Wearstler is known for highly charged, risk-taking interiors that boldly blend styles, eras, colors and textures. Here, she applied that daring touch in a quieter way — colorwise, that is — creating what she terms “a wintery, dreamy, off-white space.”

“This cozy, cream-colored dining room,” she notes, “features a vintage ceramic table with a white, trunk-like base set with a combination of chairs, including 1960s styles from the Paris flea market and my Sonnet chair.” The blackened-steel Sonnet is upholstered in textural goat hair. The vintage rug is Scandinavian, and the mirror is by British designer Lee Broom.

The bedroom of a Martha's Vineyard vacation home, designed by Nina Farmer
Photo by Eric Roth

Boston-based Nina Farmer had just returned from a trip to Marrakech when she started work on a Martha’s Vineyard vacation cottage, and she quickly found herself tapping into her Morrocan sojourn for inspiration.

Her decision to paint the children’s bedroom a bicolor pattern of sand and sienna was inspired by the walls of the Douiria Museum (now the Marrakech Museum of Music). “When working with a muted palette, it’s important to have some high and low notes,” says Farmer, whose debut book, Timeless by Design, has just been published by Rizzoli. “I think the room is successful because of that mix of earthy tones and texture.”

Intriguing, sculptural furniture and objects also play a key role in the room’s success. “It’s really a must with a pared-back interior,” says Farmer, citing as examples the custom bentwood twin beds (based on the design of a French daybed) and the intricately carved buffalo skull, which she found at an antiques market.

Vintage pieces, including the teak mid-century nightstand and the ceramic-and-walnut table lamp by Gordon and Jane Martz for Marshall Studios, were found on 1stDibs, as was the 1940s Gunnar Nylund for Rörstrand red-and-brown-glazed vase. 

The dining room of a Georgian-style home in Westchester County, New York, designed by Douglas Graneto
Photo by Peter Murdock

“The modern design of the room acts as a counterpoint to the traditional, Georgian-style architecture of the home,” says Greenwich, Connecticut–based Douglas Graneto, referring to the sharply edited dining room he crafted for a house in Westchester County, New York. “The polished silver-and-gray palette creates the perfect backdrop for the furniture’s dramatic, sculptural shapes and allows things to pop.”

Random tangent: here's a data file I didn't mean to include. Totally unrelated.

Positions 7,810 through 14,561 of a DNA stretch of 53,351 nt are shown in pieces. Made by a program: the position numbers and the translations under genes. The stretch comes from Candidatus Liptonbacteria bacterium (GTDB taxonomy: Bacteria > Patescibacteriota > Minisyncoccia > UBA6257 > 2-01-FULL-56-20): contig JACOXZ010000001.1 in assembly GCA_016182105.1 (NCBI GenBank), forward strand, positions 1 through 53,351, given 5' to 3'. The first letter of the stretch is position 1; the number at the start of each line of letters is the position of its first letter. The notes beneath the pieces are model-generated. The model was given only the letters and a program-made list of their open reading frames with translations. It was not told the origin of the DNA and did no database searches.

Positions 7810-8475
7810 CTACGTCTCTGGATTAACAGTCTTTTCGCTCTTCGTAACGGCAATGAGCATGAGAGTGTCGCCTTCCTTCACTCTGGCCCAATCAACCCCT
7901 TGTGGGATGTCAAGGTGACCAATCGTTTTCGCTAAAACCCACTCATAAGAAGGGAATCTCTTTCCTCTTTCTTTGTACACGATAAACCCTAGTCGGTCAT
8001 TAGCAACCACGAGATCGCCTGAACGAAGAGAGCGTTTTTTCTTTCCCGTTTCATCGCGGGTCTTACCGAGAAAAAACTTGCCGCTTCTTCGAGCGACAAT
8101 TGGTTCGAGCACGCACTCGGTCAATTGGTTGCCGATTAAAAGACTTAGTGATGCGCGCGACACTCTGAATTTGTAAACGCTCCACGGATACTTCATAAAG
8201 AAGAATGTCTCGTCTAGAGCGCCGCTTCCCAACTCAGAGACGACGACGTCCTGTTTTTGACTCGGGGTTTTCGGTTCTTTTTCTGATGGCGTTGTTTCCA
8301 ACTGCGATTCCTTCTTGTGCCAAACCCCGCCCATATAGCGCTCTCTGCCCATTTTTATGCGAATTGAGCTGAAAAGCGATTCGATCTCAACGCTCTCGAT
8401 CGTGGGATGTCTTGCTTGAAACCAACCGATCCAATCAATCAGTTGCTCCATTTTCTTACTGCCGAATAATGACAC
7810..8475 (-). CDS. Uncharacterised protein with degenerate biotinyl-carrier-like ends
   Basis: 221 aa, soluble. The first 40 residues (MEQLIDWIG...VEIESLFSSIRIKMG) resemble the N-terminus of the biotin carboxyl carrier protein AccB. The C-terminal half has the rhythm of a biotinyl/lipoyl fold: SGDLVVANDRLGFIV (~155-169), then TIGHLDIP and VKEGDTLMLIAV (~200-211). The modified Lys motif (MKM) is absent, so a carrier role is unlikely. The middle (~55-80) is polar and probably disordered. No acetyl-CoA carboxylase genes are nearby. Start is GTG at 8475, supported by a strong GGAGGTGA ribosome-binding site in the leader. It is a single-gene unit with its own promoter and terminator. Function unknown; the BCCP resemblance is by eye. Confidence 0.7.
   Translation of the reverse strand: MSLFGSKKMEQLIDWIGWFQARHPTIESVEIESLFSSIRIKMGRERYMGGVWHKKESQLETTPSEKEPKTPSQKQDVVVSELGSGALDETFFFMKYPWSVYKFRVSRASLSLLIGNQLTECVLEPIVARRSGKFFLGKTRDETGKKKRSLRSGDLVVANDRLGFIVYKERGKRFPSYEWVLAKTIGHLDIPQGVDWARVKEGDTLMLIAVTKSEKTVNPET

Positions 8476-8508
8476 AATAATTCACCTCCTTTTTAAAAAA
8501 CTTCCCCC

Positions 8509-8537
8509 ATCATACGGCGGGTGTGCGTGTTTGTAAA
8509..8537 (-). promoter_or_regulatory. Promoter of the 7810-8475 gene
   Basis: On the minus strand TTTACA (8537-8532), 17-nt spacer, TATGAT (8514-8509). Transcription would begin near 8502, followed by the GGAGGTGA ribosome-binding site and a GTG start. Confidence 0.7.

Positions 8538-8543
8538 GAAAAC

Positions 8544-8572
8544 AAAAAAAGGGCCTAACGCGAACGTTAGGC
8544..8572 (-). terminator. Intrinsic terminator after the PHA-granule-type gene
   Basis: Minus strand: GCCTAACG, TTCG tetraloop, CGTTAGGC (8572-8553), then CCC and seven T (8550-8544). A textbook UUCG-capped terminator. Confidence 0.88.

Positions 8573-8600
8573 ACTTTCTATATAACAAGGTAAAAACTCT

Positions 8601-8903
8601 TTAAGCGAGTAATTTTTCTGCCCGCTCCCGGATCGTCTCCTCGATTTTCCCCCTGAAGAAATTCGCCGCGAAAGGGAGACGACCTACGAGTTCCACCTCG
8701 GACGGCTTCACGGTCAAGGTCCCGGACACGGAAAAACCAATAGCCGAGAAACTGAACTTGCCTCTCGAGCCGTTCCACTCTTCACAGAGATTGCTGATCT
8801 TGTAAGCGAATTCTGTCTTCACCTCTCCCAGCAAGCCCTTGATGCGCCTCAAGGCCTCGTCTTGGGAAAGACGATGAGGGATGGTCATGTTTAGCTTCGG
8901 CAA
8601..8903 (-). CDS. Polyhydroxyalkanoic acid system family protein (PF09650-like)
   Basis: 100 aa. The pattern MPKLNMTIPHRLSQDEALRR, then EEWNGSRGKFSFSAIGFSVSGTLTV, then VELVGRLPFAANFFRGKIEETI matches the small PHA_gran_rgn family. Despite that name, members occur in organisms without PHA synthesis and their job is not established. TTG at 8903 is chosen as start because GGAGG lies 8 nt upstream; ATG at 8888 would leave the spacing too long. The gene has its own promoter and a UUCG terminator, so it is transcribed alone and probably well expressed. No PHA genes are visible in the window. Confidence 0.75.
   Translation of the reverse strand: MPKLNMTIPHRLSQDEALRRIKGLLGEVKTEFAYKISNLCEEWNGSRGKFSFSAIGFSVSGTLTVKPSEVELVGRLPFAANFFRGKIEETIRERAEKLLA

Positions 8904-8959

Among the first items chosen by Graneto and his clients, whom he describes as “highly involved,” were the stainless-steel Dragon chandelier by Barlas Baylar and the O-based, walnut-topped dining table by Hudson Furniture. “Everything else supported those choices, including the custom mirrors and curtains and the plastered walls, which add additional layers of movement to the room.” 

Holly Hunt’s leather-upholstered Aileron dining chairs encircle the table, a Willy Rizzo–inspired console sits in the corner, and Michael Aram’s centerpiece, replete with glinting silver spheres, adds a sophisticated finishing touch.

Interior designer Montana Labelle's Toronto studio
Photo by Lauren Miller

“Working with a neutral palette allows you to play with different textural elements and materials without overcomplicating the space,” says Toronto-based Montana Labelle, explaining her eponymous firm’s overarching design strategy. Known for cocoon-like interiors usually awash in luminous layers of Venetian plaster paint — in tones ranging from cream to gray, sage and fawn — Labelle says her goal is “to create spaces that feel both lived-in and timeless.”

Those adjectives clearly apply to the main atelier of her Toronto studio. Staged like a living room, it’s used as a design cauldron of sorts — Labelle is constantly changing the room’s landscape, mixing vases, stools and other one-of-a-kind pieces found at flea markets with items of her own design and a choice selection of iconic (often mid-century) furniture.